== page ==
# The minimal surface equation in a Riemannian metric

Let $$\Omega \subset \mathbf{R}^2$$ be a domain, and let the cylinder $$\Omega \times \mathbf{R}$$ above it be endowed with a Riemannian metric $$g$$. (Note this is not assumed invariant in the vertical direction.) Let $$u: \Omega \to \mathbf{R}$$ be a $$C^2$$ function.

What is the expression for the quasilinear operator $$F(x,z,p,X)$$ expressing the mean curvature of $$G$$, i.e. so that $$F(x,u,Du,D^2 u) = 0$$ if $$G$$ is minimal?

Edit. I would be happy with an expression valid for example for diagonal metrics, that is of the form $$g = g_{11} \mathrm{d} x^2 + g_{22} \mathrm{d} y^2 + g_{33} \mathrm{d} z^2$$.

In the book of Colding and Minicozzi (pp. 235-236) the following formula is given: $$\begin{equation} F(x,z,p,X) = h^{ij}(X_{ij} + \Gamma_{ij}^3 + p_i \Gamma_{3j}^3 + p_j \Gamma_{i3}^3 + p_i p_j \Gamma_{33}^3) \\ - p_k h^{ij}(\Gamma_{ij}^k + p_i \Gamma_{3j}^k + p_j \Gamma_{i3}^k + p_i p_j \Gamma_{33}^k), \end{equation}$$ where $$h^{ij}$$ is the inverse of $$h_{ij} = \langle \partial_i + p_i \partial_3,\partial_j + p_j \partial_3 \rangle_g$$.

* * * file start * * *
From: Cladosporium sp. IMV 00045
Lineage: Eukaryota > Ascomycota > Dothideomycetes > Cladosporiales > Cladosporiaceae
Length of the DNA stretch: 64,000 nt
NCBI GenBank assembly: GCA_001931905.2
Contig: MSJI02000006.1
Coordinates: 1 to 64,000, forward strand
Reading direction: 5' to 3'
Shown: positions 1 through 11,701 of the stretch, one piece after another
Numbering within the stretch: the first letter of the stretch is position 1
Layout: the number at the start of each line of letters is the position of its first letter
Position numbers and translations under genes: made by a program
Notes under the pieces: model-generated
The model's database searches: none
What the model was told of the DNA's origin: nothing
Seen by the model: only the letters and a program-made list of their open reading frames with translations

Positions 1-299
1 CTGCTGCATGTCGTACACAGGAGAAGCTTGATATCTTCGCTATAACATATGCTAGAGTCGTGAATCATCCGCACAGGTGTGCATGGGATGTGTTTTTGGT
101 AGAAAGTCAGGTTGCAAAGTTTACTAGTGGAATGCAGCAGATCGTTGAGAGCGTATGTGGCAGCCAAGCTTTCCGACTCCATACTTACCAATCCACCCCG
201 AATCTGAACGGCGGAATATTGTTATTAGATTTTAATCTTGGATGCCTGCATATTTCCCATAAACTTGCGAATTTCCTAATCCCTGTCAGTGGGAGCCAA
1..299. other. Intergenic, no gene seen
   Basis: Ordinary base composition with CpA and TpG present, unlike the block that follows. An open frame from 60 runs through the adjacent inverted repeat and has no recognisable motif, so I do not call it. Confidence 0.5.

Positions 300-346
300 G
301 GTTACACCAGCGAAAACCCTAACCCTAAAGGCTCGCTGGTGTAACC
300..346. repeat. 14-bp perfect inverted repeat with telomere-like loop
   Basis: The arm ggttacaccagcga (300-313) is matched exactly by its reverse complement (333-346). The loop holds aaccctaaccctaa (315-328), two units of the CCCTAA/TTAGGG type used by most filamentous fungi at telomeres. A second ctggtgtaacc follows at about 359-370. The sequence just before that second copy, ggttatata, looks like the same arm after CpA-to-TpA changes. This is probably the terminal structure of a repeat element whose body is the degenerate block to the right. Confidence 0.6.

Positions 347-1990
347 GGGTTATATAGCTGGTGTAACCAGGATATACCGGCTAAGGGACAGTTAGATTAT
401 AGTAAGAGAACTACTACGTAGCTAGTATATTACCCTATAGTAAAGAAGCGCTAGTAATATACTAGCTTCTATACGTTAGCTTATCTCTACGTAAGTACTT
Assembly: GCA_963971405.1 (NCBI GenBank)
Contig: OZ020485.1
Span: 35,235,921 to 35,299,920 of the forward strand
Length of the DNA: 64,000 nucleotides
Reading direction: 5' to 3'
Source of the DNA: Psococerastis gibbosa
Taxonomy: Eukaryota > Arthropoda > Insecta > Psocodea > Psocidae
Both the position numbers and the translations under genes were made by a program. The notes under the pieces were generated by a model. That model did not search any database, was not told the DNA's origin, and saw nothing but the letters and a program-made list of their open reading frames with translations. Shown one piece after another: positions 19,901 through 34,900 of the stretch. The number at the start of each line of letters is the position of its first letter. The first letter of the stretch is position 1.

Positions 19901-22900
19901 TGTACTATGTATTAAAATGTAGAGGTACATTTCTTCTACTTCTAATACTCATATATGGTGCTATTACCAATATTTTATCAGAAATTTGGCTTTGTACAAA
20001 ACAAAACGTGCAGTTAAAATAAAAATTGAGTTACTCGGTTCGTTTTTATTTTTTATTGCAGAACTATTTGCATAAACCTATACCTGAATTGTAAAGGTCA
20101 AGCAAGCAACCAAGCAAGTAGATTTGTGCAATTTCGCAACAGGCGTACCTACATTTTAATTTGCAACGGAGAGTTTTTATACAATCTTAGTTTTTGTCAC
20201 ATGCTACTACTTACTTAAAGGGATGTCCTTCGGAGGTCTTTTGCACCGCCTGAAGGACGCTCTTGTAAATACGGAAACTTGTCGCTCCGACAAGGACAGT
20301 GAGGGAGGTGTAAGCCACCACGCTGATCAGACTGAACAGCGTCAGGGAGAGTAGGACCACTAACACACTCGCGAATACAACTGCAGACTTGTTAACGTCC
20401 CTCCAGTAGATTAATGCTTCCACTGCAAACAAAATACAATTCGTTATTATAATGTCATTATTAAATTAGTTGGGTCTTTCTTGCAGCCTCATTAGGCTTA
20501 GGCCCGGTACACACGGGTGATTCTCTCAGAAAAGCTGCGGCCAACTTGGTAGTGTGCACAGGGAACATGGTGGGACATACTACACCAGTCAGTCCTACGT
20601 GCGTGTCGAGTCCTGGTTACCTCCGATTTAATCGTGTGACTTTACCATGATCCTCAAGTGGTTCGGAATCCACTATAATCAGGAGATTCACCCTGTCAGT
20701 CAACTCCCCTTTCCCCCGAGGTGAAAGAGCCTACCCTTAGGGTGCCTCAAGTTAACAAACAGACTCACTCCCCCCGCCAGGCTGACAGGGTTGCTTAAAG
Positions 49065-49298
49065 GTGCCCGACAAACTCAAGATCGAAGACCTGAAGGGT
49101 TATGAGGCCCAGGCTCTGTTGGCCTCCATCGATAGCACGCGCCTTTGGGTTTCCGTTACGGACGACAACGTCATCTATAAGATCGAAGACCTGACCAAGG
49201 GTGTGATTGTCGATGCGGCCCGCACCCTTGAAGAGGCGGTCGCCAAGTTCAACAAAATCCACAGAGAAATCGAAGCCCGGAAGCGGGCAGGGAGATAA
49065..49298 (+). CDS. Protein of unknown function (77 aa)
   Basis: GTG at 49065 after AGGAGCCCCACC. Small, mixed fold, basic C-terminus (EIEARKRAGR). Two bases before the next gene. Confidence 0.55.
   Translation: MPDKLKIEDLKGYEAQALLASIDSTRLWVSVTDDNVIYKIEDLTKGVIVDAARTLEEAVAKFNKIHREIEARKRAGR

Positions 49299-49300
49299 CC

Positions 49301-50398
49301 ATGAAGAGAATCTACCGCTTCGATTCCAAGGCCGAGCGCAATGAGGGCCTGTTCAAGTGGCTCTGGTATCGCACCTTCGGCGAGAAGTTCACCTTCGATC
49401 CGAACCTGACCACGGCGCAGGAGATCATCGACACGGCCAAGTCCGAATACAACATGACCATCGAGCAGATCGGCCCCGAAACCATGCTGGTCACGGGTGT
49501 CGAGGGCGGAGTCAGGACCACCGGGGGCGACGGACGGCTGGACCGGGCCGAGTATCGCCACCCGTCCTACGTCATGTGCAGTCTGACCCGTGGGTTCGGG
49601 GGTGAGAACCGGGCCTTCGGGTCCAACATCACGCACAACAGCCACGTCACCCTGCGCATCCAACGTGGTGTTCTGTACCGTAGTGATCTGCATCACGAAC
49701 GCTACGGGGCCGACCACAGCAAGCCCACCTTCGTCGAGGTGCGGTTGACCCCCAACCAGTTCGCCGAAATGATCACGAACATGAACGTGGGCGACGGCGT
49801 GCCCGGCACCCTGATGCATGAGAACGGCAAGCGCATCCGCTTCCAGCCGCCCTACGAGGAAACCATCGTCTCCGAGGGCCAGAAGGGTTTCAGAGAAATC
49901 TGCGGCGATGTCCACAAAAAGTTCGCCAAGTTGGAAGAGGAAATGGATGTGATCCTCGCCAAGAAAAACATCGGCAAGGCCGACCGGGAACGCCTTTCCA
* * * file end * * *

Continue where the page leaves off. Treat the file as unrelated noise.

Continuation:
Is this formula accurate? I can't follow their derivation, because it starts with an expression for the unit normal to $$G$$ that looks incorrect to me: $$\begin{equation} N = \frac{1}{W}(-u_1 \partial_1 - u_2 \partial_2 + \partial_3), \end{equation}$$ with $$W = (1 + g^{ij} u_i u_j)^{1/2}$$.

• If you have an isometric immersion $\phi: M \rightarrow N$, then I'm pretty sure that the Hessian of $\phi$, $$\partial^2\phi: S^2T_*M \rightarrow T_*N$$ is the second fundamental form multiplied by the unit normal. Therefore, the embedding is minimal if $g^{ij}\nabla^2_{ij}\phi = 0$, where $g$ is the metric on $M$. Here, $\phi(x) = (x,u(x))$. So you just need to compute the Hessian of this map. Jan 16 at 15:19
• @DeaneYang Hmm, that might be a good idea. I mean, I guess $\phi: x \mapsto (x,u(x))$ would generally not be an isometry $\Omega \to \Omega \times \mathbf{R}$, but it ought to be harmonic at least. I don't know that much about harmonic maps, but perhaps for graphs one can ignore the point with conformality, and the harmonic map and minimal surface equation are just equivalent. Is that in essence what you're suggesting in your comment? Jan 16 at 16:13
• Leo, the map is an isometric embedding of the pullback metric. The differential of the map is the Jacobian which does not depend on the metric but is a bundle map from one tangent bundle to the other. A nice exercise is to prove the covariant derivative of this map is the second fundamental form. Jan 16 at 18:34
• Is $g$ really an arbitrary metric on $U\times\mathbb{R}$? Or have you omitted any assumptions about $g$/ Jan 17 at 16:02
• @DeaneYang Yup - the metric is arbitrary, there's no secrets. (I'd be delighted with a formula when $n = 3$, not sure if that counts.) I assumed that a formula was possible, seeing as Colding-Minicozzi give one in their book. Jan 17 at 21:21